The health authorities have strengthened protection of local medical workers. The patient's living environment and residence have been sterilized to counteract possible infection.
In another development, the health authorities in Shanghai, China's biggest city, have been on high alert after Guangdong reported the country's first suspected SARS case since July.
"We are fully prepared for any SARS epidemic," said Zhang Shengnian, director of the Shanghai Municipal Diseases Prevention and Control Center.
To date, those who have had close contact with the patient have shown no abnormal syndromes, such as fever. But they are still in quarantine, as a precaution.
The Ministry of Health has sent a team to Guangzhou to help deal with the suspected SARS case, after receiving a report from the province.
This is the first suspected SARS case discovered since May 23, when the World Health Organization lifted the SARS-related travel advisory against Guangdong Province.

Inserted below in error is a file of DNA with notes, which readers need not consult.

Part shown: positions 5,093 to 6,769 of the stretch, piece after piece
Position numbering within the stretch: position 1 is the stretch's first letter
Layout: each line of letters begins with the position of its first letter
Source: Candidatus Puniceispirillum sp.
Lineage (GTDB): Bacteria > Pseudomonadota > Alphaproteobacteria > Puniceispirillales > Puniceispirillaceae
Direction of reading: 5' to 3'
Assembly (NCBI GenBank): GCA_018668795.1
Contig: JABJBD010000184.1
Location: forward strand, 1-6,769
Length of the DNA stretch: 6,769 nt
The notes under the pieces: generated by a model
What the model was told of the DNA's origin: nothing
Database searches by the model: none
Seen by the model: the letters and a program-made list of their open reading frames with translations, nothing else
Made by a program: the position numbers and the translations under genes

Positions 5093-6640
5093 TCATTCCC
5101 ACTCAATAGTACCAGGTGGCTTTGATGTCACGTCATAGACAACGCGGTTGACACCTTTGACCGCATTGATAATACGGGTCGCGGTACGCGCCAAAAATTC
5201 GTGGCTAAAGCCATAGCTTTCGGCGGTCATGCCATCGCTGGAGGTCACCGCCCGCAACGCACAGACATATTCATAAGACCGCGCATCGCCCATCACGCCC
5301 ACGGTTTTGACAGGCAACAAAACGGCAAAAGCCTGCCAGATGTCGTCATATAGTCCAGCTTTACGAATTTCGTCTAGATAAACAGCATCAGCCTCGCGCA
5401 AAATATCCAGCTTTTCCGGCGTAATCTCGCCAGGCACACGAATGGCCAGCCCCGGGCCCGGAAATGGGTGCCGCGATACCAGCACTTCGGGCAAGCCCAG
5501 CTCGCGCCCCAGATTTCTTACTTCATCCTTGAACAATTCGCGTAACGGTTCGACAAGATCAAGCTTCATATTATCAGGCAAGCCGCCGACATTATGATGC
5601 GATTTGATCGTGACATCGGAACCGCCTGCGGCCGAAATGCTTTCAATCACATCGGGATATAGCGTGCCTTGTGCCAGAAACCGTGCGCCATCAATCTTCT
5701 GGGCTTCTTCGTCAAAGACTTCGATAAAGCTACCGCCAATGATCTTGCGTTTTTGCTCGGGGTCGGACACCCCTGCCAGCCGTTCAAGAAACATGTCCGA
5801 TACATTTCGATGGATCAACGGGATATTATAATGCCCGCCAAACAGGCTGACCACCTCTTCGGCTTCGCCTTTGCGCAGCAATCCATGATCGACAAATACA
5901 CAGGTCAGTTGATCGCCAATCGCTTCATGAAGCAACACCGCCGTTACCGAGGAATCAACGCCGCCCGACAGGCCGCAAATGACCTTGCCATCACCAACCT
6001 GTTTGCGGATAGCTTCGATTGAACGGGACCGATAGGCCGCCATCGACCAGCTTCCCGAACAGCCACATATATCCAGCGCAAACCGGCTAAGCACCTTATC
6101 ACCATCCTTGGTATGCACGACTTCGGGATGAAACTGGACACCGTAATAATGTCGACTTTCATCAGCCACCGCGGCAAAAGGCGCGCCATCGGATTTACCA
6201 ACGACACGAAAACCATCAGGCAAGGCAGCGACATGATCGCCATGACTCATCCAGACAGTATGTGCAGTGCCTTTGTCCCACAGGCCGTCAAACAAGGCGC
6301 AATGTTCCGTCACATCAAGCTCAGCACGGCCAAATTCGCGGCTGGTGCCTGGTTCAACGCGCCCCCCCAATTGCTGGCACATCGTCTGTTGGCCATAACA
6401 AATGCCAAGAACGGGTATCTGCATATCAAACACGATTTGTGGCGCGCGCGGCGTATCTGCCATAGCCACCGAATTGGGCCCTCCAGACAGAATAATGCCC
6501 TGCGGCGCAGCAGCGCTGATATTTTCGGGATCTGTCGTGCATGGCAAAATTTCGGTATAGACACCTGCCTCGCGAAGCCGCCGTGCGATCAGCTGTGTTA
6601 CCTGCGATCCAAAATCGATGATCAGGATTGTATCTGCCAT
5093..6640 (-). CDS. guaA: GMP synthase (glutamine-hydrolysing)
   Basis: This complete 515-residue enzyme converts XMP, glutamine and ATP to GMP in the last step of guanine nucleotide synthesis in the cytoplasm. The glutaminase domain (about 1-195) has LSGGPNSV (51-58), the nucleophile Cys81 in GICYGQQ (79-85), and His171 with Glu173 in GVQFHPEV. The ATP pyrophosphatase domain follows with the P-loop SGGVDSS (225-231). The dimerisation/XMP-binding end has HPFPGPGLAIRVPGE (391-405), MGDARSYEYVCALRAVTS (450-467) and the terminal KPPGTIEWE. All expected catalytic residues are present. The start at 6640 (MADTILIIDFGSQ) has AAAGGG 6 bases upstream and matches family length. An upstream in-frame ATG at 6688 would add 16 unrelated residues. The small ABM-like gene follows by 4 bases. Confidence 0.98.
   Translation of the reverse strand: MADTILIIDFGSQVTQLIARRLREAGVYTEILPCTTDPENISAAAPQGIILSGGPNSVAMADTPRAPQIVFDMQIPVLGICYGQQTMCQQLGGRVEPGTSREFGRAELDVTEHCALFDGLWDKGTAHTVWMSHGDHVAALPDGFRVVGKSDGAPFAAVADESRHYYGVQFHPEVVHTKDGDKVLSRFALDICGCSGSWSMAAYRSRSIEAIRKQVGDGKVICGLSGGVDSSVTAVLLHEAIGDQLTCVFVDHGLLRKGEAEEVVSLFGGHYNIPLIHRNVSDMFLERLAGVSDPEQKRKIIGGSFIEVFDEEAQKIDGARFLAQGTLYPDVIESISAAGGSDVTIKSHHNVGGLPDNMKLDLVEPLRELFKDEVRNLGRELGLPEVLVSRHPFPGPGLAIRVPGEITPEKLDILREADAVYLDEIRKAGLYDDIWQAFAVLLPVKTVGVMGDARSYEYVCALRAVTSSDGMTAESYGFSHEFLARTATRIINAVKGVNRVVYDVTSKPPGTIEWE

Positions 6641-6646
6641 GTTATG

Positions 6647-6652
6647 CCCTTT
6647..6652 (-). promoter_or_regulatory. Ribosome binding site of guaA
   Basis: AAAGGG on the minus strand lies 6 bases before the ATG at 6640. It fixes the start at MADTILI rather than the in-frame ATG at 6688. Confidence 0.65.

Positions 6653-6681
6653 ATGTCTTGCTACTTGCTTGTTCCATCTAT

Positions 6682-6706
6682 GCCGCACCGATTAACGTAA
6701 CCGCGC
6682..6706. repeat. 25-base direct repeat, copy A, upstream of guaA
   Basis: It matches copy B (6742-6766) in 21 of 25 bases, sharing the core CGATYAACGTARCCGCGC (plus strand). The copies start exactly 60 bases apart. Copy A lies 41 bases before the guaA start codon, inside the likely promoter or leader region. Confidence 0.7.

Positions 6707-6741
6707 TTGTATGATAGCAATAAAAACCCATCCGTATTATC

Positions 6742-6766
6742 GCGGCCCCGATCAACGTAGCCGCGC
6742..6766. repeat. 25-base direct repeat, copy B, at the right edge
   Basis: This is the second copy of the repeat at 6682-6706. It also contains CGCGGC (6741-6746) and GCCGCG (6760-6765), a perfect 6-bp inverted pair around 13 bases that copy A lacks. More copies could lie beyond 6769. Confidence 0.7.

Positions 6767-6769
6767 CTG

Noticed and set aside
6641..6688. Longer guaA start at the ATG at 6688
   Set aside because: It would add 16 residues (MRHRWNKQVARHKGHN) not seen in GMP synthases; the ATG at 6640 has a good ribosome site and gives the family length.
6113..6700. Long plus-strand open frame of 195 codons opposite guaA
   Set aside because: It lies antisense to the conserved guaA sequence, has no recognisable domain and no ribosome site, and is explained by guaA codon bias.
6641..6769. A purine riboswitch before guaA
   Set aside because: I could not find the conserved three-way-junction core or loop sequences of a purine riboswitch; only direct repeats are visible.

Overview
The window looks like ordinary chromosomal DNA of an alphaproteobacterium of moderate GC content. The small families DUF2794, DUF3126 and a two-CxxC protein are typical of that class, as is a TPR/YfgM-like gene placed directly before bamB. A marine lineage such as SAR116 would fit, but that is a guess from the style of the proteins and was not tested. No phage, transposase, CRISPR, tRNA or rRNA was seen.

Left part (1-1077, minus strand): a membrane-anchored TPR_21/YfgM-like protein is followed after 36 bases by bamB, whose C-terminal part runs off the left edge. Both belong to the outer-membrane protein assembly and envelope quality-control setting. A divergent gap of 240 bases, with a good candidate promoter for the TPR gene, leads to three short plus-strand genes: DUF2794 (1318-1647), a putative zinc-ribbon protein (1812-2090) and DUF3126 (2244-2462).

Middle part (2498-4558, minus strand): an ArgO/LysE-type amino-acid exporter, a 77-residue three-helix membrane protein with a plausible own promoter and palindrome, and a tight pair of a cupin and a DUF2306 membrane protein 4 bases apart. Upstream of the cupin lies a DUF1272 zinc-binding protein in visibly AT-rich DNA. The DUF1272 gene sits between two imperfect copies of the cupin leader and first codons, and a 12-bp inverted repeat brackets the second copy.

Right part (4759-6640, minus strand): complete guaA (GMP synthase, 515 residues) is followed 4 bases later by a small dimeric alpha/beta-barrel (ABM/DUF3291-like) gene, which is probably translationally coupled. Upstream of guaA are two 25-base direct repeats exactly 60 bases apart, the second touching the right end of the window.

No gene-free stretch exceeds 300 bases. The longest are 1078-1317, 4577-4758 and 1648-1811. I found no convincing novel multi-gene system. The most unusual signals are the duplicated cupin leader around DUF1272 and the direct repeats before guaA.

The first SARS case emerged in Foshan City, also in Guangdong, in November 2002.
Chinese mainland's last two SARS patients were discharged from hospital on August 16 in Beijing, after more than 100 days of medical treatment.
During the outbreak, a total of 5,327 SARS cases were reported on the Chinese mainland, 4,959 of whom were cured and discharged from hospital. The death toll from the disease stood at 349. Of the total figure, 2,521 SARS cases and 193 deaths from the disease were reported in Beijing.
WHO confident in China's SARS preventative efforts
World Health Organization (WHO) officials said Saturday that the public should not panic over the reported suspected severe acute respiratory syndrome (SARS) case in China's Guangdong Province, and the WHO is convinced that China can prevent a large SARS outbreak.
"We are convinced that the Chinese authorities will work very hard to ensure there will not be a big outbreak," WHO China office Representative Henk Bekedam told Xinhua.
China's Ministry of Health announced here Saturday that a 32- year-old man was confirmed to have a suspected case of SARS. This is the first suspected SARS case found on the Chinese mainland since June 24, when the WHO removed Beijing from its SARS-related travel advisory.
Bekedam said if the suspected case in Guangdong is an isolated one and the necessary preventative measures have been taken, a large SARS outbreak is not likely.